Really understanding and debugging iptables (or better these days, nftables) is an art. Of course a sysadmin should know what s/he’s doing, but there are also the moments where a non-sysadmin might need to set up, say, a laptop or a Raspberry as a very temporary wireless gateway. There are plenty of longer or shorter tutorials around the ubiquitous lines
echo 1 > /proc/sys/net/ipv4/ip_forward iptables -t nat -A POSTROUTING -o $EXTERNAL_IF -j MASQUERADE
where $EXTERNAL_IF could be your wi-fi device, such as “wlan0” or “wlp2s0” if you are sharing your wi-fi connection to other non-wireless systems; or it could be your Ethernet interface (such as “eth0” or “eno1”) if that’s where your Internet connection is.
If you happen to have Docker on that machine, and possibly firewalld, Docker might be configured to add a lot of firewall rules. As I want my containers to keep their connectivity both among each other and towards the net, I’d rather not touch those rules so much. Docker changed the “policy” for the FORWARD chain – that is, what happens inside a chain if no rules match – from ACCEPT to DROP. This means that without extra rules, packets that before passed your firewall are now blocked. The Docker documentation explains how to add rules to the DOCKER-USER chain to remedy this, and they give as an example:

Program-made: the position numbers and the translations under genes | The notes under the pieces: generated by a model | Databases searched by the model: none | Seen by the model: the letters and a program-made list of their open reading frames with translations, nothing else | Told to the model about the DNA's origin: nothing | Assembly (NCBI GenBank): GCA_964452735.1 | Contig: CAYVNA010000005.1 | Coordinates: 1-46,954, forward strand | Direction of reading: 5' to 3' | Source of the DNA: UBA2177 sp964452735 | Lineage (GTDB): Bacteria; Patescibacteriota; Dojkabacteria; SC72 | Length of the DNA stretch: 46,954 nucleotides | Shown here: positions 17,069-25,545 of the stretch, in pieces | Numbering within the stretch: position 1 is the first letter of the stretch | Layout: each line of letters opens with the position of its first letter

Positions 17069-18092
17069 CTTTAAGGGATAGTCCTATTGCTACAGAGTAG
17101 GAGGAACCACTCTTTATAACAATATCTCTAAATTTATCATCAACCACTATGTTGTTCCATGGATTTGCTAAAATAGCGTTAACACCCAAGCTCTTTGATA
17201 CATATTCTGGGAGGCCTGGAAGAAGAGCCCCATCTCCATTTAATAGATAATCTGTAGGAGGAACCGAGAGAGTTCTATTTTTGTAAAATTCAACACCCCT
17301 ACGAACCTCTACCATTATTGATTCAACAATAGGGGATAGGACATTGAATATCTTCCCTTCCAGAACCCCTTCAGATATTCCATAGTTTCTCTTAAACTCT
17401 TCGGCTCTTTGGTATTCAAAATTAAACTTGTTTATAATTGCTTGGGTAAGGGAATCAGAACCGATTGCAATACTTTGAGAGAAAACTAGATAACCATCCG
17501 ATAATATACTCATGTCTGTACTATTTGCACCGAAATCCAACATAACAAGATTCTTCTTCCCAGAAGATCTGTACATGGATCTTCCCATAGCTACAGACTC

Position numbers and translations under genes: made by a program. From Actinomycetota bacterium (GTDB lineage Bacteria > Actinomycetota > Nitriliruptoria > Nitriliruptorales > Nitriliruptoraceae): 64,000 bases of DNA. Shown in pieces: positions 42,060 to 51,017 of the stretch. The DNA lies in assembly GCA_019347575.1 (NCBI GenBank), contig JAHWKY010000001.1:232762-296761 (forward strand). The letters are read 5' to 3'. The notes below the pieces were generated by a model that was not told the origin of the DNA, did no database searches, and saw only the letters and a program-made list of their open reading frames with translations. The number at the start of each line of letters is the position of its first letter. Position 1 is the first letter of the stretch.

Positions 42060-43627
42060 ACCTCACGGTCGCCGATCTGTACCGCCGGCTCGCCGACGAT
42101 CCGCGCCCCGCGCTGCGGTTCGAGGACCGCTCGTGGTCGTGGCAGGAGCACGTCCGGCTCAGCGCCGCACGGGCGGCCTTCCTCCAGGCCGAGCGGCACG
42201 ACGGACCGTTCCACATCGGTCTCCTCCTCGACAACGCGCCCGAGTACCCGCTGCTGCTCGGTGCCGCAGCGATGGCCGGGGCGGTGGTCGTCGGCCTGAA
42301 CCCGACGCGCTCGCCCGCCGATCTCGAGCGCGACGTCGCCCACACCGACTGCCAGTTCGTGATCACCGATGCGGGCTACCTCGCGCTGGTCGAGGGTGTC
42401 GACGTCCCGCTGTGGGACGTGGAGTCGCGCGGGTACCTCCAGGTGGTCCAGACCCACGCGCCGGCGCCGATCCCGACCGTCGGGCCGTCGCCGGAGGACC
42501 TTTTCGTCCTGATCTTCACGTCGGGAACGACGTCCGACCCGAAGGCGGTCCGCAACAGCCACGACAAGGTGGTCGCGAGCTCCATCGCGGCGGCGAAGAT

iptables -I DOCKER-USER -i src_if -o dst_if -j ACCEPT
It’s an excellent hint that they talk about adding “rules” in the plural, unfortunately the example above is a single line, and after that single iptables line above for masquerading, you might say: OK, I got the source interface where my internal network is, and the destination interface is the external one where the Internet connection comes from, and I write one line. But it won’t work. It may be enough to send out packets, but in order to let the responses come back, you also need to add the other direction! Very obvious once you have it working.
iptables -I DOCKER-USER -i $INTERNAL_IF -o $EXTERNAL_IF -j ACCEPT iptables -I DOCKER-USER -i $EXTERNAL_IF -o $INTERNAL_IF -j ACCEPT
Lest I forget, I note down what helped me debugging, here on an AlmaLinux / Rocky Linux / CentOS / RHEL 8:
- To see what’s going on in iptables, “-L” is not enough. “iptables -v -x -n -L“, or for another table “iptables -t nat -v -x -n -L” is much better.
- To see accepted or blocked packages, you can mark them to be traced, like this:
iptables -I DOCKER-USER -j TRACE
TRACE does not stop the rule evaluation, but ACCEPT would. So make sure your TRACE rule is at the right position (e.g. above, not below, others that would match, too).
But how do you see the traces? I did not succeed in getting them in the kernel log, but with “nft monitor trace” I could see them. (Yes, Red Hat says you shouldn’t mix firewalld, iptables, and nftables, but read-only usage of another tool won’t hurt.)
- firewalld adds another level of complexity here with its “zones”. I suspected it to be involved in my Docker/NAT router problem, but in the end, I did not need to change anything there.